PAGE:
On reading documentation when programs don't work as expected
No matter how often you use UNIX tools, once in a while you get caught out trying to put everything together. This happened this morning while I was setting up a cronjob and it didn't work as expected.
This happened to me earlier this week when I tried to setup a quick cron script to dump the contents of an SQL table every day. I had set it up as follows:
37 3 * * * /usr/lib/postgresql/8.2/bin/pg_dump db -U backup -t table | bzip2 - > /backups/table-monitoring/`date +%Y%m%d`.table.sql.bz2
I checked the next day that things were working and found the directory empty. Interesting.
After a quick check of my email I found the culprit:
/bin/sh: -c: line 0: unexpected EOF while looking for matching `"' /bin/sh: -c: line 1: syntax error: unexpected end of file
This is where things got complicated. Had I checked crontab(5) this story would probably have ended here. I didn't.
After a couple of attempts at escaping this command line to make things work I ended up with the following:
backup:~% ls /backups/table-monitoring | head -n 3 `date \+%Y%m%d`.table.sql.bz2 date +%Y%m%d.table.sql.bz2
Even more interesting...
Turns out the answer is quite simple. The man page has this to say about it:
The ‘‘sixth’’ field (the rest of the line) specifies the command to be run. The entire command portion of the line, up to a newline or % character, will be executed by /bin/sh or by the shell specified in the SHELL variable of the crontab file. Percent-signs (%) in the command, unless escaped with backslash (\), will be changed into newline characters, and all data after the first % will be sent to the command as standard input. There is no way to split a single command line onto multiple lines, like the shell’s trailing "\".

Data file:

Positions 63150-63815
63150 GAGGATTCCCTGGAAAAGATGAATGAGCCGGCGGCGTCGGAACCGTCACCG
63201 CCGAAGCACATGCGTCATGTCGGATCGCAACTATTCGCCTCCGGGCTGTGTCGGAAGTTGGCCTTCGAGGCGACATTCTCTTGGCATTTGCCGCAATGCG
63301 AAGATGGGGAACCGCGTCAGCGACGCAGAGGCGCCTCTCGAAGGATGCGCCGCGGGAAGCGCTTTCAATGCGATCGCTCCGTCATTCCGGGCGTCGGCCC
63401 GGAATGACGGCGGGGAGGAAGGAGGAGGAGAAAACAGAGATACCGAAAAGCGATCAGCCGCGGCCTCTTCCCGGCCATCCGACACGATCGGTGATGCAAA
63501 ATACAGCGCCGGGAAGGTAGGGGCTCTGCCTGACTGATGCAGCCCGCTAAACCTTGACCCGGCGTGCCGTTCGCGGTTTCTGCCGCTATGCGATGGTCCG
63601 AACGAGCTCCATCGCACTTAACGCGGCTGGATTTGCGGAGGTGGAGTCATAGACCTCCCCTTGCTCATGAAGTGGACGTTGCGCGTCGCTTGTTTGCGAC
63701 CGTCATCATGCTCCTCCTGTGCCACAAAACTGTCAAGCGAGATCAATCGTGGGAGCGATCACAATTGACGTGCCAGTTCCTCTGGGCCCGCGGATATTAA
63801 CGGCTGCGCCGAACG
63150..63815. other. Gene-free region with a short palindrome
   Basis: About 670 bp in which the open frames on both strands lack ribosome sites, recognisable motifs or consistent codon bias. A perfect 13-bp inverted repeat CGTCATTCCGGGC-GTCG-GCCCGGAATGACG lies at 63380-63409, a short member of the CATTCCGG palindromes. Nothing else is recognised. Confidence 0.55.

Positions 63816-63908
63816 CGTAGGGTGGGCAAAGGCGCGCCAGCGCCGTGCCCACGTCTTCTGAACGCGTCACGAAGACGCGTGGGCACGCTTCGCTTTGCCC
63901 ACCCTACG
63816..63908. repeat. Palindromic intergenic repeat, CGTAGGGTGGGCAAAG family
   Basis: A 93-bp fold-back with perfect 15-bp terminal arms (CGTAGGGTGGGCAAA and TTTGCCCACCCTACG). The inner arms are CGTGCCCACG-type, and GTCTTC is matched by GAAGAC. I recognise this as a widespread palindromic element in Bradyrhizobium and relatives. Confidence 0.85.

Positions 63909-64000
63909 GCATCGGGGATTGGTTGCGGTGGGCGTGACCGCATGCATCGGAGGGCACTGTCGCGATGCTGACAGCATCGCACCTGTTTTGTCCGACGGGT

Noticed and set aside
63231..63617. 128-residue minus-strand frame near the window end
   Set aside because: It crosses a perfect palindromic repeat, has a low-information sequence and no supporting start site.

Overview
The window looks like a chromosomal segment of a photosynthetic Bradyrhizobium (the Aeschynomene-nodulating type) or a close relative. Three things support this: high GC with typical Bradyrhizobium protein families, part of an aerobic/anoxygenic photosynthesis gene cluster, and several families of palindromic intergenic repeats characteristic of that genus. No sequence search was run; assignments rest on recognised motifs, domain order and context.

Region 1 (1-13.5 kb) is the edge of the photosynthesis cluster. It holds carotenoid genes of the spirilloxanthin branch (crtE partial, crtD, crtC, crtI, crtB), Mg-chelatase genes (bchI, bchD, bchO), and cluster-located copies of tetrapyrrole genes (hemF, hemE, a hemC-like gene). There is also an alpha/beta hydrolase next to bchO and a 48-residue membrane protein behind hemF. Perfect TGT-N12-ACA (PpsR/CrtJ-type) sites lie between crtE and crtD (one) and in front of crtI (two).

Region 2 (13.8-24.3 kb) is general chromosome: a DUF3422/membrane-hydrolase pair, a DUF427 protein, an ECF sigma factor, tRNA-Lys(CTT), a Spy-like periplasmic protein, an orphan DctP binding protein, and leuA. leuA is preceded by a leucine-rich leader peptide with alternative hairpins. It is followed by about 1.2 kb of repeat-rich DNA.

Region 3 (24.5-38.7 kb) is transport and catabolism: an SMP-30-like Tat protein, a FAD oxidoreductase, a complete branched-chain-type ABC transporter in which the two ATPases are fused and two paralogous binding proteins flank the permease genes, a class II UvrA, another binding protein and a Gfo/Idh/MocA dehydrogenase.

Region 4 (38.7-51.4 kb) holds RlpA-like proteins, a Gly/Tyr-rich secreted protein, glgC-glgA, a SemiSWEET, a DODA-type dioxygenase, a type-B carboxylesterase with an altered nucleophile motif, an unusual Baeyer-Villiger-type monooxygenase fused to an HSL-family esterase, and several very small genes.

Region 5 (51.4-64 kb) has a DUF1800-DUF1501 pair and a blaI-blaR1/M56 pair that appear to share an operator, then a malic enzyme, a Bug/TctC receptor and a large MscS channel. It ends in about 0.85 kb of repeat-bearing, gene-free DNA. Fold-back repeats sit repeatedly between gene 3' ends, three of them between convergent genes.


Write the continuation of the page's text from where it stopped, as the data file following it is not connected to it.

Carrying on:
Ooops. A quick change later, I end up with the following snippet:
37 3 * * * /usr/lib/postgresql/8.2/bin/pg_dump db -U backup -t table | bzip2 - > /backups/table-monitoring/`date +\%Y\%m\%d`.table.sql.bz2
I'm still wondering about the usefulness of the % to send data to the standard input as opposed to using standard pipes though.
Benefits based on Forrester Consulting Study “The Total Economic Impact of Converging SAP Landscapes on Vblock™ Systems”
- FTSEM Specialist - SEM AnalystNSW
- FTClient Service Director - Search: SEO & PPCNSW
- FTStrategic Account Manager - Google AnalyticsNSW
- FTDigital Performance Manager - MediaNSW
- FTAccount Manager - DataNSW
- FTCampaign Managers | Programmatic / RTB | Display + Video | Trading desk |SydneyNSW
- FTData Product SpecialistNSW
In July 2013, VCE commissioned Forrester Consulting to conduct a Total Economic Impact™ (TEI) study and examine the potential return on investment (ROI) enterprises may realize by re-platforming SAP on VCE™ through factory-integrated systems called VblockTM Systems. The purpose of this study is to provide readers with a framework to evaluate the potential financial impact on their organization of implementing a VCE converged infrastructure solution for SAP.
- ITU gives public more access to talks on future of the Internet
- GlobalFoundries to take over IBM's semiconductor unit in $1.3 billion deal
- How to control trolls with Google+
- Apple's iCloud targeted in man-in-the-middle attack in China
- 3D-printed gun maker draws jail term in Japan
- iRobot CEO decries the slow advance of robotics
- Aussie university teams take to the ocean for robot challenge
- Enterprise must shake core to be innovative: Telstra
- NASA's Mars orbiters survive comet flyby and sneak once-in-a-lifetime peek
- China again blames US for disrupted cybersecurity talks
- Former AAPT CEO joins Nextgen Networks
- Is your Ethernet fast enough? Four new speeds are in the works
- Dropbox used for convincing phishing attack
- IBM 'major announcement' points to deal on chip manufacturing
- NBN: Is your suburb getting FTTN?